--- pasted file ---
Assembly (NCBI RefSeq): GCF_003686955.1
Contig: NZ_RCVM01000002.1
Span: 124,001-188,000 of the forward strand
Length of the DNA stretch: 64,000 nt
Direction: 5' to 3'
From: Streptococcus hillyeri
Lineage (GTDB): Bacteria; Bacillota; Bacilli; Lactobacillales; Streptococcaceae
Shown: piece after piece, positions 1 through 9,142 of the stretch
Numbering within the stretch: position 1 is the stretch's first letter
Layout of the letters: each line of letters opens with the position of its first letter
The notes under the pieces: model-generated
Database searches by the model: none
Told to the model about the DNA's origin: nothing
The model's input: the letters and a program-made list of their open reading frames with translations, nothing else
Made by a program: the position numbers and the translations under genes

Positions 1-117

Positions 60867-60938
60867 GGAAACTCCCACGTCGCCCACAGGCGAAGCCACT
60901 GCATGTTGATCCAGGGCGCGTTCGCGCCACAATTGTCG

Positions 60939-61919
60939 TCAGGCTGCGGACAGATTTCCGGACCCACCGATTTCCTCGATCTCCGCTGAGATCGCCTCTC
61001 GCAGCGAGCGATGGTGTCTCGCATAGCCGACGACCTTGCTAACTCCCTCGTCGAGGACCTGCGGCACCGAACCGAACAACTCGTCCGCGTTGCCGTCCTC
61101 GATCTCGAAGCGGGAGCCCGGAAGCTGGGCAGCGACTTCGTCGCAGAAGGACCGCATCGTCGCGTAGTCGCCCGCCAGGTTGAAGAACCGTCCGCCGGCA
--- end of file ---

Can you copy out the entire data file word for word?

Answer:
Assembly (NCBI RefSeq): GCF_003686955.1
Contig: NZ_RCVM01000002.1
Span: 124,001-188,000 of the forward strand
Length of the DNA stretch: 64,000 nt
Direction: 5' to 3'
From: Streptococcus hillyeri
Lineage (GTDB): Bacteria; Bacillota; Bacilli; Lactobacillales; Streptococcaceae
Shown: piece after piece, positions 1 through 9,142 of the stretch
Numbering within the stretch: position 1 is the stretch's first letter
Layout of the letters: each line of letters opens with the position of its first letter
The notes under the pieces: model-generated
Database searches by the model: none
Told to the model about the DNA's origin: nothing
The model's input: the letters and a program-made list of their open reading frames with translations, nothing else
Made by a program: the position numbers and the translations under genes

Positions 1-117

Positions 60867-60938
60867 GGAAACTCCCACGTCGCCCACAGGCGAAGCCACT
60901 GCATGTTGATCCAGGGCGCGTTCGCGCCACAATTGTCG

Positions 60939-61919
60939 TCAGGCTGCGGACAGATTTCCGGACCCACCGATTTCCTCGATCTCCGCTGAGATCGCCTCTC
61001 GCAGCGAGCGATGGTGTCTCGCATAGCCGACGACCTTGCTAACTCCCTCGTCGAGGACCTGCGGCACCGAACCGAACAACTCGTCCGCGTTGCCGTCCTC
61101 GATCTCGAAGCGGGAGCCCGGAAGCTGGGCAGCGACTTCGTCGCAGAAGGACCGCATCGTCGCGTAGTCGCCCGCCAGGTTGAAGAACCGTCCGCCGGCA